2017 ASCO Annual Meeting!
Session: Plenary Session Including the Science of Oncology Award and Lecture
Type: Plenary Session
Time: Sunday June 4, 1:00 PM to 4:00 PM
Location: Hall B1
Overall survival results of a randomized trial assessing patient-reported outcomes for symptom monitoring during routine cancer treatment.
Health Services Research, Clinical Informatics, and Quality of Care
2017 ASCO Annual Meeting
J Clin Oncol 35, 2017 (suppl; abstr LBA2)
Author(s): Ethan M. Basch, Allison Mary Deal, Amylou C. Dueck, Antonia Vickery Bennett, Thomas Michael Atkinson, Howard I. Scher, Mark G. Kris, Clifford A. Hudis, Paul Sabbatini, Dorothy Dulko, Lauren J. Rogak, Allison Emily Barz, Deborah Schrag; The University of North Carolina at Chapel Hill, Chapel Hill, NC; Biostatistics Core Facility, UNC Lineberger Comprehensive Cancer Center, Chapel Hill, NC; Mayo Clinic, Scottsdale, AZ; University of North Carolina, Chapel Hill, NC; Memorial Sloan Kettering Cancer Center, New York, NY; American Society of Clinical Oncology, Alexandria, VA; Memorial Sloan Kettering Cancer Center and Weil Cornell Medical College, New York, NY; Children's Hospital of Philadelphia, Philadelphia, PA; Dana-Farber Cancer Institute, Boston, MA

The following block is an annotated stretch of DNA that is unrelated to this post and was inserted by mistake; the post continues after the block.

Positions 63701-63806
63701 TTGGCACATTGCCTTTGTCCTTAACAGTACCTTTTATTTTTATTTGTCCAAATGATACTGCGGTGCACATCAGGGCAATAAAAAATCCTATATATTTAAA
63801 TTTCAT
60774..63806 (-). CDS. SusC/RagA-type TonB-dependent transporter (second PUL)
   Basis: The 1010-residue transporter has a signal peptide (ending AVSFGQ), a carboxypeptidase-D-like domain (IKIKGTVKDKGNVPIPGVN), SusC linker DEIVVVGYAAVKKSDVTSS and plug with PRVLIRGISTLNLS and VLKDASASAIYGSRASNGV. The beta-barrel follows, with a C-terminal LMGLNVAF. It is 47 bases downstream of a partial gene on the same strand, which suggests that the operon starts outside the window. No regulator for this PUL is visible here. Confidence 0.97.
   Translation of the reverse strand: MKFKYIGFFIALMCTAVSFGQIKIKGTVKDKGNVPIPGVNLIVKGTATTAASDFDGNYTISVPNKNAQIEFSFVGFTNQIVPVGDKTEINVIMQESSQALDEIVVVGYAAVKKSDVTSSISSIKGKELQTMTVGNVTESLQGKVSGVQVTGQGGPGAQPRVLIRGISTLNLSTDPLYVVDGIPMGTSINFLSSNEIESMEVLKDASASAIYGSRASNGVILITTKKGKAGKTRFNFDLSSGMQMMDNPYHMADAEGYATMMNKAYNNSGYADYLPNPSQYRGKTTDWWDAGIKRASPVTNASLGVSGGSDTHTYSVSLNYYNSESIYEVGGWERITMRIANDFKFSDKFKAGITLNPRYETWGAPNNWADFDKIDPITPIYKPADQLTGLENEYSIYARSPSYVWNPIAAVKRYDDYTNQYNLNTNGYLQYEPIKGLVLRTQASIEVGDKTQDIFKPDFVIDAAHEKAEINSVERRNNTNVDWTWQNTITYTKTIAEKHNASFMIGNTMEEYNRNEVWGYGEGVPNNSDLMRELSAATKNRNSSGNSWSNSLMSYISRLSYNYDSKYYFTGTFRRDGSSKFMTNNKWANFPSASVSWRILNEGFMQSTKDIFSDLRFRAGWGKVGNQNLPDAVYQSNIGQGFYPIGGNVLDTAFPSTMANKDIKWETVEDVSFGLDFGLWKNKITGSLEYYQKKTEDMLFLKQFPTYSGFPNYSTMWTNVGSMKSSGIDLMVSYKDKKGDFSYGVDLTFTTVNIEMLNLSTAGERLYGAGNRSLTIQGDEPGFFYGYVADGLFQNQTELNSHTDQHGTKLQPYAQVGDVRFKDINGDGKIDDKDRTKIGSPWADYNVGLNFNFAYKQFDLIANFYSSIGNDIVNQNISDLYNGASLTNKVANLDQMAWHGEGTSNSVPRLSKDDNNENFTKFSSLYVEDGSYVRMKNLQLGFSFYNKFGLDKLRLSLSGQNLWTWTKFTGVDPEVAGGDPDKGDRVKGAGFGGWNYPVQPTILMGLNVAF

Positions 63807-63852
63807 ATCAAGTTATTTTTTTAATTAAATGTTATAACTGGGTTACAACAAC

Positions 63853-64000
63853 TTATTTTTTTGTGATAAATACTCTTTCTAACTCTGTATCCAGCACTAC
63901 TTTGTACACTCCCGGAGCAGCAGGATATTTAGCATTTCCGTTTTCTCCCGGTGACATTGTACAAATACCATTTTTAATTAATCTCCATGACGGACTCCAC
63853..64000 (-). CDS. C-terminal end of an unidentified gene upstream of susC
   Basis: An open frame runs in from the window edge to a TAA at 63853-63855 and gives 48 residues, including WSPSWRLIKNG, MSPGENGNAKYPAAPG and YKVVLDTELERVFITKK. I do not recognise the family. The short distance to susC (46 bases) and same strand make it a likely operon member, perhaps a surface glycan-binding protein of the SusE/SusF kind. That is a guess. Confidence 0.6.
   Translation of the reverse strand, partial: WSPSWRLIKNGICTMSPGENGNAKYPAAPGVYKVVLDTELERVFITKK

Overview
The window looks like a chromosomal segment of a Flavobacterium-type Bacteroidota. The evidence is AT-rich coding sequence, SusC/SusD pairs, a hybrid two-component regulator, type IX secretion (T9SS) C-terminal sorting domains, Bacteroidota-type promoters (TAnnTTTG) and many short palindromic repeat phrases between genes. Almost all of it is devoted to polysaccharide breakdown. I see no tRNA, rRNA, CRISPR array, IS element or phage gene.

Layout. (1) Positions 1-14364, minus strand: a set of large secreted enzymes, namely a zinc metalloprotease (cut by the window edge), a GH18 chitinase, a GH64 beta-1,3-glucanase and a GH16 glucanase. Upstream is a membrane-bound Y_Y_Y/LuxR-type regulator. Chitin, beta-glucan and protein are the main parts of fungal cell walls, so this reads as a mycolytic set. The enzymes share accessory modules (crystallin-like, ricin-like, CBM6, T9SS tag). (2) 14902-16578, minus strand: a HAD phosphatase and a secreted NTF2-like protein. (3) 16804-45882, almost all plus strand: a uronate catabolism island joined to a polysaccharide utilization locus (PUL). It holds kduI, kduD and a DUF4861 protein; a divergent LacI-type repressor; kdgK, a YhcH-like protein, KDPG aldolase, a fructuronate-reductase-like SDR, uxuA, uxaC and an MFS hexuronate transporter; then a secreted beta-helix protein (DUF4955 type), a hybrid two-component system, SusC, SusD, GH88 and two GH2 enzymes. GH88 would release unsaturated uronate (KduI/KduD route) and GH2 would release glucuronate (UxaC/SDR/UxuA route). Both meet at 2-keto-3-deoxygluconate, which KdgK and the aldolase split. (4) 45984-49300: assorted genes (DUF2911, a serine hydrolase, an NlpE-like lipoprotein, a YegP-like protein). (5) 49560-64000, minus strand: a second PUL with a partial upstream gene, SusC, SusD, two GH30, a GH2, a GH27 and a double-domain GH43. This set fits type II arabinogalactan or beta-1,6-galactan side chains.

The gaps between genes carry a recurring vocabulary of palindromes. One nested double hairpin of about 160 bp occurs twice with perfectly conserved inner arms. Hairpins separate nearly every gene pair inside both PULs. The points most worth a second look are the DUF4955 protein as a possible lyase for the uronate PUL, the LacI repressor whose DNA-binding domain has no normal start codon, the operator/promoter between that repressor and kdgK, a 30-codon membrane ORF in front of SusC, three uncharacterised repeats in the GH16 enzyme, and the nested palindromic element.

Background: We previously reported significant benefits in quality of life, patient satisfaction, and emergency room utilization outcomes from a large single-center randomized controlled trial comparing web-based symptom monitoring with patient-reported outcomes (PROs) vs. usual care in patients receiving chemotherapy for metastatic solid tumors (Clinicaltrials.gov: NCT00578006). We now present overall survival results from this trial. Methods: Patients receiving routine outpatient chemotherapy for metastatic solid tumors at Memorial Sloan Kettering Cancer Center were randomly assigned to self-report 12 common symptoms via tablet computers (“PRO intervention”), or to usual care. Treating physicians received symptom printouts at visits and nurses received email alerts when participants reported severe or worsening symptoms. Overall survival was tabulated based on medical records and Social Security Death Index data, estimated using the Kaplan-Meier method, and compared between arms using a log-rank test and Cox proportional hazards regression adjusting for age, sex, race, education level, and cancer type. Results: Between September 2007 and January 2011, 766 patients were randomized, with median age 61 (range 26-91), 86% white, 58% female, and 22% with less than high school education. Cancer types included genitourinary (32% of patients), gynecologic (23%), breast (19%), and lung cancer (26%). Survival results were assessed in June 2016 after a median follow up of 7 years and 517/766 (67%) of participants had died. Median overall survival in the PRO intervention arm was 5 months longer than the control arm (31.2 vs. 26.0 months, p = 0.03). In the multivariable model, results remained statistically significant with a hazard ratio of 0.832 (p = 0.04; 95% CI; 0.696, 0.995). Conclusions: Systematic symptom monitoring during outpatient chemotherapy using web-based patient-reported outcomes confers overall survival benefits. These single-center results are being further evaluated in a national multicenter implementation trial. Clinical trial information: NCT00578006